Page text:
The Anatomy of Collection

Collection, the great holy grail of horsemanship. It’s the unicorn many amateur riders spend years of practice and thousands of dollars chasing. In its simplest form, collection is raising the back and engaging the hind end under the horse to provide impulsion. But how does collection really work?

Top vs. Bottom

Let’s start with the neck. There are two primary parts that we need to be concerned with; the nuchal ligament and the brachiocephalicus muscle. The nuchal ligament is the portion of the neck that controls the so called “top neck muscle.” This is a ligament that starts at the poll and runs down through the crest of the neck until it meets the supraspinous ligament which continues across the withers and down the back to the hindquarters. The brachiocephalicus muscle is the dreaded “bottom neck muscle” that haunts us all, popping up at the most inconvenient of times.

anatomy of collection

The nuchal ligament is what we aim to build up with proper collection. When the horse relaxes and drops his head, the nuchal ligament engages and pulls the back up, leaving the brachiocephalicus muscle disengaged. This is why we’re all so worried about getting the horse’s head down and it is the driving force behind the market for all those “head down” gadgets you find all over the internet and tack shops. There is one key point all those gadgets are missing though: relaxation.

Forcing the horse’s head down does not engage the nuchal ligament unless the neck relaxes. If the horse is fighting the gadget, the brachiocephalicus muscle is still engaged and will continue being built up. This is the exact opposite of what we want. There is no shortcut or cheat for proper collection. The neck does not lie. If you try to achieve collection by force, it will be painfully obvious.

A horse that is ridden correctly with have pronounced upper neck muscles and a greatly reduced lower brachiocephalicus muscle. This will result in the beautiful arched neck that is so attractive to the eye.

A horse that is ridden incorrectly will never be able to achieve that beautiful arch because the brachiocephalicus muscle will continue to grow and become more pronounced.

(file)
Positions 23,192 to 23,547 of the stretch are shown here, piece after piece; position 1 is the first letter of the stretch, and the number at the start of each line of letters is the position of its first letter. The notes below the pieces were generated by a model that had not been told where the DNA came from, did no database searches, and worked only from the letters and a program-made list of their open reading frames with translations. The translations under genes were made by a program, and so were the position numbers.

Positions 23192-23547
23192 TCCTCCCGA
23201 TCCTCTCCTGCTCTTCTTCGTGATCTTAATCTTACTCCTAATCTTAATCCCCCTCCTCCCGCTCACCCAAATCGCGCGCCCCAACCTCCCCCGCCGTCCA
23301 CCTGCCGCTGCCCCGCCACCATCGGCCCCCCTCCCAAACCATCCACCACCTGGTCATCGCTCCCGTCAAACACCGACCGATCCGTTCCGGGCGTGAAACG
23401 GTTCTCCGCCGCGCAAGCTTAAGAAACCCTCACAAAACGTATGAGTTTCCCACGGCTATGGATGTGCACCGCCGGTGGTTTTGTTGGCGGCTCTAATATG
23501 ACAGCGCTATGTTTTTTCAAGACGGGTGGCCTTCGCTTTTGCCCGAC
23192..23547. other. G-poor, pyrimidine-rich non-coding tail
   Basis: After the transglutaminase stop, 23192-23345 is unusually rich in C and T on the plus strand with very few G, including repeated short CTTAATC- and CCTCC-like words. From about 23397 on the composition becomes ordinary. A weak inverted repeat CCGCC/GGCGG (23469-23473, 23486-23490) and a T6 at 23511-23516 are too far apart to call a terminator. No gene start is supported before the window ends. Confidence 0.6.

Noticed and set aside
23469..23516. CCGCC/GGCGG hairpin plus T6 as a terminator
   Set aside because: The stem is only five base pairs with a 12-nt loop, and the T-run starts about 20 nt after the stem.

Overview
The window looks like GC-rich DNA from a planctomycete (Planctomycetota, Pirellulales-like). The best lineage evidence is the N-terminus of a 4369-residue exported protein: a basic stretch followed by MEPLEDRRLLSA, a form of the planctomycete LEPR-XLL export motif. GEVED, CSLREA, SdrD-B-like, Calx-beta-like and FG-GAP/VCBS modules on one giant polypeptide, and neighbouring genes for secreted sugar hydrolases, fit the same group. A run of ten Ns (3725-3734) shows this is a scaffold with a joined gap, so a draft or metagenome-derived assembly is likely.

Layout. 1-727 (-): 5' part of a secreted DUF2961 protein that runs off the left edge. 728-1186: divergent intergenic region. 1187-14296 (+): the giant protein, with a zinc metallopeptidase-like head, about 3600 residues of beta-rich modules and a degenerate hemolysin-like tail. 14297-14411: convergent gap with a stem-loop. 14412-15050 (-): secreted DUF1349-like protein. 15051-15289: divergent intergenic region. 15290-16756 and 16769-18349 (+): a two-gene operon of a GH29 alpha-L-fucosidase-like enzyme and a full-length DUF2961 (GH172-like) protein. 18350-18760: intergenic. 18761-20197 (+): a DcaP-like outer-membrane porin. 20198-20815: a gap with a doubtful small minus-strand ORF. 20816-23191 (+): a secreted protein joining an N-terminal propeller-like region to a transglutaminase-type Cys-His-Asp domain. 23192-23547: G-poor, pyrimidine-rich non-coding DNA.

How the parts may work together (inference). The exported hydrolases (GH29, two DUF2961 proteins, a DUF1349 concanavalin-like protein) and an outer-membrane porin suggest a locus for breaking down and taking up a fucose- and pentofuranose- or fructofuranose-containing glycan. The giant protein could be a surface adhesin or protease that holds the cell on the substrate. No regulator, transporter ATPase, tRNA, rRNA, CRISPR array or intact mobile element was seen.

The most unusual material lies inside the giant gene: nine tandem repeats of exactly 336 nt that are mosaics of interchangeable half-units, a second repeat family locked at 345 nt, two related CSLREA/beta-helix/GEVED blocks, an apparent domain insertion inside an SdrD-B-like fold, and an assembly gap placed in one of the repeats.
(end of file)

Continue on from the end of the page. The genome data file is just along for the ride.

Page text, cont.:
Lateral Flexion

The brachiocephalicus muscle is responsible for the movement of the front legs and lateral flexion in the neck.

The natural horsemanship craze that has swept through the horse industry over the past decade or so has overemphasized lateral flexion to the point that they have horses touching the rider’s toes. In my article on lateral flexion of the poll, we discussed how the point of lateral flexion is to loosen up the poll (blue). But, the lateral flexion popularized by natural horsemanship gurus looks something like this:

over flexion builds up the bottom neck muscle and impedes collection

Note how the flex point (red) is nowhere near the poll (blue). With the flex point this far back in the neck, the only thing being accomplished is strengthening the brachiocephalicus muscle by laterally flexing the neck.

So, even if you are riding you horse correctly otherwise, if you subscribe to the natural horsemanship philosophy and use this extreme method of lateral flexion, you are still building up that bottom neck muscle.

The Suspension Bridge

The supraspinous ligament over the back acts like a suspension bridge. When the nuchal ligament is engaged, the supraspinous ligament pulls the back up. But, if the brachiocephalicus muscle is engaged through forcing the head down, the suspension bridge of the supraspinous ligament collapses and the back hollows out. Thus, the head is down, but the back is still hollow.

This is where a lot of miscommunication has happened over the years. Too many of the old-time trainers who are great horse trainers are not always the best people trainers, so there is often some miscommunication that happens through the generations. It’s like that game you probably played as a kid, telephone, where you whisper a message from one person to the other until it gets to the end of the line and has somehow changed significantly from the original message.

Each generation of horse trainers tries to pass the secrets of collection to the next, but somewhere along the line the nuance gets lost. “Head down means the back is up and the back being up means collection” becomes “head down is collection.” Suddenly we have a generation that thinks head down is the magical solution to collection and they come up with every imaginable gadget – and a few unimaginable – to achieve a low headset, completely missing that the head being down is only a symptom of the greater goal, the back being up.

Tracking Up